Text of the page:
Each state has different requirements for forming a limited liability company (LLC). Whether you are just starting up or are already running your business, you'll want to understand the state requirements for LLC formation.
Naming your SC LLC
The LLC name must contain “limited liability company” or “limited company” or the abbreviation “L.L.C.”, “LLC”, “L.C.”, or “LC”. “Limited” may be abbreviated as “Ltd.”, and “company” may be abbreviated as “Co.” It must be distinguishable upon records of the Secretary of State from the name of any corporation, limited partnership, or company incorporated, organized or authorized to transact business, or a reserved, registered or fictitious name.
The following are South Carolina’s requirements for the members/managers of LLCs:
- Minimum number. LLCs must have one or more members. LLCs may, but are not required to have one or more managers.
- Residence requirements. South Carolina does not have a provision specifying where members/managers must reside.
- Age requirements. South Carolina does not have age requirements.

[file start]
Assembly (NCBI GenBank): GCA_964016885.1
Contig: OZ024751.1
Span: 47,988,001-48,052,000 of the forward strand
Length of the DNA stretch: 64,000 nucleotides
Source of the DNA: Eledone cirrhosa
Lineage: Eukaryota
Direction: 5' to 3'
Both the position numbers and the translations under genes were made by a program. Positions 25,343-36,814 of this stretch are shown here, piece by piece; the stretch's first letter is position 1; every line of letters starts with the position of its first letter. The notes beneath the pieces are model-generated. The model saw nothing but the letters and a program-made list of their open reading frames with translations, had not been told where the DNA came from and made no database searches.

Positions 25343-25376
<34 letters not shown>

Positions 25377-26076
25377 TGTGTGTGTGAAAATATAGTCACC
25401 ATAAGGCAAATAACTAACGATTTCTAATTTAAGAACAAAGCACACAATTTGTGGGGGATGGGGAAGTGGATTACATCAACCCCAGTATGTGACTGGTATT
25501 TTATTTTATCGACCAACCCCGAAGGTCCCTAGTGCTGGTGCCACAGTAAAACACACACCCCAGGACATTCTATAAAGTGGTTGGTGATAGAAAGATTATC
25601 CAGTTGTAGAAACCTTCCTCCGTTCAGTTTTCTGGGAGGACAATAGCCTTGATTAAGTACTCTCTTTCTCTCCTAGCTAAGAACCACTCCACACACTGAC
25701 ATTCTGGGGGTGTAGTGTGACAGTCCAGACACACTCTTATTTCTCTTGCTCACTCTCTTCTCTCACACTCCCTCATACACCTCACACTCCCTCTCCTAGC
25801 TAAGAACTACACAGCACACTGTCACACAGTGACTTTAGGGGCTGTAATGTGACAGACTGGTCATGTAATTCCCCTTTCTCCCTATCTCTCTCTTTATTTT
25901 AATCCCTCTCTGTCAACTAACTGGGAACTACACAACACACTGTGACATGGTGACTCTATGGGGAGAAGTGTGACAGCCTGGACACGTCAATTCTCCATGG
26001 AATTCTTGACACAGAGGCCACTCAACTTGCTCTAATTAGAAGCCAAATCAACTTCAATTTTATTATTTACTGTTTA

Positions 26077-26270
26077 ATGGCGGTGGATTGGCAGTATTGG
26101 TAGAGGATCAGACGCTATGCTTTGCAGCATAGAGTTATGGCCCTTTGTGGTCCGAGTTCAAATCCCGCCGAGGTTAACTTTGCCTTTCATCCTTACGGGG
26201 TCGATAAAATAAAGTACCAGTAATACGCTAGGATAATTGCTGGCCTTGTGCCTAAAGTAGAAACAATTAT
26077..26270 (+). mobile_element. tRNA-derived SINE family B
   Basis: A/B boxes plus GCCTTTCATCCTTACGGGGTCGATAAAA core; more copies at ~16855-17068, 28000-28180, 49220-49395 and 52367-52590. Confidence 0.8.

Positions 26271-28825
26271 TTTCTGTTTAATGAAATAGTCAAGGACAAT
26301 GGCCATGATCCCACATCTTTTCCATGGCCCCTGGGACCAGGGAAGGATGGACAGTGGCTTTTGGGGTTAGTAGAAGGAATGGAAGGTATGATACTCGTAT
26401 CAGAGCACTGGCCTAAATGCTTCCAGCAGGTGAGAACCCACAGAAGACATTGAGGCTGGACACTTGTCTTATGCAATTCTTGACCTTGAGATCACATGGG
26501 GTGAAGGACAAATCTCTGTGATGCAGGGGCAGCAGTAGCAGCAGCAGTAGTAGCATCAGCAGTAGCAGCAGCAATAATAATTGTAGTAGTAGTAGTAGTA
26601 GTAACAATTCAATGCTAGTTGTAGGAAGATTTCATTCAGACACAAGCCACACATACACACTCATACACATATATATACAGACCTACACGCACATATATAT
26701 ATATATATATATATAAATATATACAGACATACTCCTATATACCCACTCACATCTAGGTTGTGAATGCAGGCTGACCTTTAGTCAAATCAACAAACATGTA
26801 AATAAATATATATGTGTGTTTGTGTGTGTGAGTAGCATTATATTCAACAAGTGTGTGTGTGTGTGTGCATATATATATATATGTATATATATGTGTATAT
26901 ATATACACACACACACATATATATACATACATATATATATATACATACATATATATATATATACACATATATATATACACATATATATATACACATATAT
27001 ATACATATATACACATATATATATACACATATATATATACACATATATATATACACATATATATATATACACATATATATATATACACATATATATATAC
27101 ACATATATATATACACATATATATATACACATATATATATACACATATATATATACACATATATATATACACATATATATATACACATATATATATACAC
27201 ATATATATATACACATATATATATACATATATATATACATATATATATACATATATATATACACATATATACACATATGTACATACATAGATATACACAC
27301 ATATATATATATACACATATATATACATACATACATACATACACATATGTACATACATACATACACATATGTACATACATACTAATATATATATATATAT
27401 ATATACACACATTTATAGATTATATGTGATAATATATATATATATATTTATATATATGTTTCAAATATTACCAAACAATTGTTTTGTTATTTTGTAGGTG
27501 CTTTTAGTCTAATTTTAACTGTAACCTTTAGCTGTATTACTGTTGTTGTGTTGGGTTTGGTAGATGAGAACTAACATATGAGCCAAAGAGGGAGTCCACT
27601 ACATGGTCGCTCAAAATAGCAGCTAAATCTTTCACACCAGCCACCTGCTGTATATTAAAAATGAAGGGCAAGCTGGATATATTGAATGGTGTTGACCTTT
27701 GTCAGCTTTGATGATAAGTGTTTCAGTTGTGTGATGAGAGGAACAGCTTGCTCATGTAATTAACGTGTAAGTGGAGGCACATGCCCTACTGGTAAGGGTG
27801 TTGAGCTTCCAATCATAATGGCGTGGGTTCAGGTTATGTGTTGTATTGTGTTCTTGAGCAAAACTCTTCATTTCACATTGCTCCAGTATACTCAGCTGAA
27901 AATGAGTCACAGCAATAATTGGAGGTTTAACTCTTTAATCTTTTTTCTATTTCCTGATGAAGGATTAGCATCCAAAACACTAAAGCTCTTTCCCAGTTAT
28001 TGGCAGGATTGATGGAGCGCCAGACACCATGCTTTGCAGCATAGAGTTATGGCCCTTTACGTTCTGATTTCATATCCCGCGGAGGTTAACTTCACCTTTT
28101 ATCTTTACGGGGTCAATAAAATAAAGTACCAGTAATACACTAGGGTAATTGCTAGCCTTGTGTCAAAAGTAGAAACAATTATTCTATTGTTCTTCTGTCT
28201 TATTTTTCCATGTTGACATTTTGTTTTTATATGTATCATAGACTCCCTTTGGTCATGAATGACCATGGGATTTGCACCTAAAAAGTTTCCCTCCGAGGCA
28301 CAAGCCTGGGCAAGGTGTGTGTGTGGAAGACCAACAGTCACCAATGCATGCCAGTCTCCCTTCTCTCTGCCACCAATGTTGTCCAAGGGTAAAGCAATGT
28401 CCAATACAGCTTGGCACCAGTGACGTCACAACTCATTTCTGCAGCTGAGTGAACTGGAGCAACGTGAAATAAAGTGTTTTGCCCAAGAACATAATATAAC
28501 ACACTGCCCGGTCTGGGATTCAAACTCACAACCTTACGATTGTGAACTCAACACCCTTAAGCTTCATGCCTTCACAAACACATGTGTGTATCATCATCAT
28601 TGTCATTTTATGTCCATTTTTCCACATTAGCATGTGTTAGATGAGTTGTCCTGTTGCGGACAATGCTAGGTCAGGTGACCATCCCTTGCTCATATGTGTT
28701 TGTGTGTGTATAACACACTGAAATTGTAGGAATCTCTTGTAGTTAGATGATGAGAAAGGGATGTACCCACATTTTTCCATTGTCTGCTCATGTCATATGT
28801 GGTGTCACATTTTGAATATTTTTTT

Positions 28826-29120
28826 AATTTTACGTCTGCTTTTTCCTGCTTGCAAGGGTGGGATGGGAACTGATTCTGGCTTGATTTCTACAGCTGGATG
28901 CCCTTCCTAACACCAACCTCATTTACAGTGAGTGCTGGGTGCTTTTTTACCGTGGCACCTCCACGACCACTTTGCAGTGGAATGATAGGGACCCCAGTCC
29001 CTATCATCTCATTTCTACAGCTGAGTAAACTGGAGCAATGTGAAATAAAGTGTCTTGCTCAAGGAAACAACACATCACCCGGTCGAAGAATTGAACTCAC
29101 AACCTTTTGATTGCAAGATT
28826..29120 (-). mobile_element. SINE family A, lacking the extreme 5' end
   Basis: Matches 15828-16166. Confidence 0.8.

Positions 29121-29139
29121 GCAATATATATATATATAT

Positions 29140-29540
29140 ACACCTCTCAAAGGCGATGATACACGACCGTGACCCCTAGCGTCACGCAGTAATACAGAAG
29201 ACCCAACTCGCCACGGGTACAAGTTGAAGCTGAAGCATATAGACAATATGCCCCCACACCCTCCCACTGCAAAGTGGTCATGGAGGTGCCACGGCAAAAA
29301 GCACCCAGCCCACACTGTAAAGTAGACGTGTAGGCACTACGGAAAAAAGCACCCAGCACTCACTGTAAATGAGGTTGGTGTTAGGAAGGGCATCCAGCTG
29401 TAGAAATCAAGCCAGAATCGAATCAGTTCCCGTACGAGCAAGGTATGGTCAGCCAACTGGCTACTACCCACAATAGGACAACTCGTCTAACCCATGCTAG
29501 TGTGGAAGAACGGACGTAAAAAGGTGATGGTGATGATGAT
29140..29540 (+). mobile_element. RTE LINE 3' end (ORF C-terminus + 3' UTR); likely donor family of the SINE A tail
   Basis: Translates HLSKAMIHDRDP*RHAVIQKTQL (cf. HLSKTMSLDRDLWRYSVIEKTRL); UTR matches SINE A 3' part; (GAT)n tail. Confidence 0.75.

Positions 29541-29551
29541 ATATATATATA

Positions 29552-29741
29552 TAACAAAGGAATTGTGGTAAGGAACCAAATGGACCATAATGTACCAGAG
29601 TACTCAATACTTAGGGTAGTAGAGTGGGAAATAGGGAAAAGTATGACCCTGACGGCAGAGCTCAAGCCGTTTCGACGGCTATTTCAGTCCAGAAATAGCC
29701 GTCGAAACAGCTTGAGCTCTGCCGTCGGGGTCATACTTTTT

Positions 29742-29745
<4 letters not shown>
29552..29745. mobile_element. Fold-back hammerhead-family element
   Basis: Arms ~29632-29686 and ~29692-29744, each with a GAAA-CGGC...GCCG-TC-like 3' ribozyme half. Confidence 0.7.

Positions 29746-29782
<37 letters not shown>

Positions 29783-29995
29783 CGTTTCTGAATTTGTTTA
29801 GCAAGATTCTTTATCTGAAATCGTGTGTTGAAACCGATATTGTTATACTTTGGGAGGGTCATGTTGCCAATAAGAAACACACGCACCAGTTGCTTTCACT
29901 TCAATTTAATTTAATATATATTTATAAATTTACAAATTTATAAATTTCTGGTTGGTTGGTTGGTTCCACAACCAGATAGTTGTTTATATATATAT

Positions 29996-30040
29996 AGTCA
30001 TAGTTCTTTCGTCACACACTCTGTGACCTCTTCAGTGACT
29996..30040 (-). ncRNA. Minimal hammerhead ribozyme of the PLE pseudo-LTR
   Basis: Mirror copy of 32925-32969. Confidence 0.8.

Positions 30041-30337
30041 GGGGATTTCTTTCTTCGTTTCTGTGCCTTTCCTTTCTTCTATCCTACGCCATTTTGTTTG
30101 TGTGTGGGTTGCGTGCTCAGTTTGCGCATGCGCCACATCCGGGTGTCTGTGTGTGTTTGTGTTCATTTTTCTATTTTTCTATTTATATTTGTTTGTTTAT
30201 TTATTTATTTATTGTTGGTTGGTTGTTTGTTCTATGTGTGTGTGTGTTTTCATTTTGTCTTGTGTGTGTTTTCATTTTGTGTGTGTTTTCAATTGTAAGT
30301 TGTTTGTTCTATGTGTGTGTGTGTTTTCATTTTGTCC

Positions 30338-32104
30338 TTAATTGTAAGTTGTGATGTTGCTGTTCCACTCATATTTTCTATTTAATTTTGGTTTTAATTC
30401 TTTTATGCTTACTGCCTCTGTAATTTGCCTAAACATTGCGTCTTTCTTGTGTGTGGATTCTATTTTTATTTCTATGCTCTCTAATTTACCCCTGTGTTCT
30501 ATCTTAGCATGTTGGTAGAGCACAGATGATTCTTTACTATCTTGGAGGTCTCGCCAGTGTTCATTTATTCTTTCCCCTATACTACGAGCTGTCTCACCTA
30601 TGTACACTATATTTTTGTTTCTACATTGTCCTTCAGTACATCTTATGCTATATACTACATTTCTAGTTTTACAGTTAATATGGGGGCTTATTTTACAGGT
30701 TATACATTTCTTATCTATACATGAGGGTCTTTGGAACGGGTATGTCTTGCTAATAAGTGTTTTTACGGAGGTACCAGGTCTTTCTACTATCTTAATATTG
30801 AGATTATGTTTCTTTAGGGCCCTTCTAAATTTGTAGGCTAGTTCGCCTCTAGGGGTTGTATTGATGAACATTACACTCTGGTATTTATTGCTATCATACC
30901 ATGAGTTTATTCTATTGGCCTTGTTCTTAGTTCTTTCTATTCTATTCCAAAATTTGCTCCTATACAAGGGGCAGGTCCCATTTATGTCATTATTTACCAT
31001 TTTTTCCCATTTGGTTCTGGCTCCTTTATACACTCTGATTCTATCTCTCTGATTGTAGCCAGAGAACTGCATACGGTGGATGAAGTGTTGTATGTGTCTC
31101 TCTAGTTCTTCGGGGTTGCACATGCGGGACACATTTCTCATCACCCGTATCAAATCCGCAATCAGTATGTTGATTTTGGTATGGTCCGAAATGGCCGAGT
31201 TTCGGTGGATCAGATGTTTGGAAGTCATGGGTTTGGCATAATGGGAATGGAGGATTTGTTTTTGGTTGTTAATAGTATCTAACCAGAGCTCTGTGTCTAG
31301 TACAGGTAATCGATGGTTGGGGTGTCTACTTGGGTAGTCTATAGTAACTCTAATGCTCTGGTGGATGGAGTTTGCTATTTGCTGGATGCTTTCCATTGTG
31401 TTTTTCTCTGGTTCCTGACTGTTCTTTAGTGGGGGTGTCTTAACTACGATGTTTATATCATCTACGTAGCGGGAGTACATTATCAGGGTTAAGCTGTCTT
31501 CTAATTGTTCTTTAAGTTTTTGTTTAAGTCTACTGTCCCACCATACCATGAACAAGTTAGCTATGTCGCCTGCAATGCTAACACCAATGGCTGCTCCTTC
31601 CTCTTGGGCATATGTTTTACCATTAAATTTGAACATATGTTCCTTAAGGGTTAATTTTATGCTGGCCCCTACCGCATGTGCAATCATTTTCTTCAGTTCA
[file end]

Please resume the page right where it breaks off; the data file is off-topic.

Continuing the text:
- Inclusion in the Articles of Organization. Members are not required to be listed in the Articles of Organization, but managers are.
Requirements for the Articles of Organization
The document required to form an LLC in South Carolina is called the Articles of Organization. The information required in the formation document varies by state. South Carolina's requirements include:
- Designation of a Registered Office, as well as a Registered Agent
- Stating whether the LLC will be member-managed or manager-managed
- The names and addresses of the initial manager—if the LLC is manager-managed
- The term the LLC will exist if it is not perpetual
- The names, addresses and signatures of the LLC’s organizers
Your LLC must appoint and continuously maintain a Registered Agent that has a street address in South Carolina. You must also provide the street address of your LLC’s Registered Agent. Post office box addresses are not acceptable. Your agent must be available during normal business hours throughout the year to accept Service of Process and other important and tax documents for the business.
Professional services businesses
South Carolina law does not specifically address professional service businesses but does state that a limited liability company may be organized for any lawful purpose, subject to any law of the State governing or regulating business.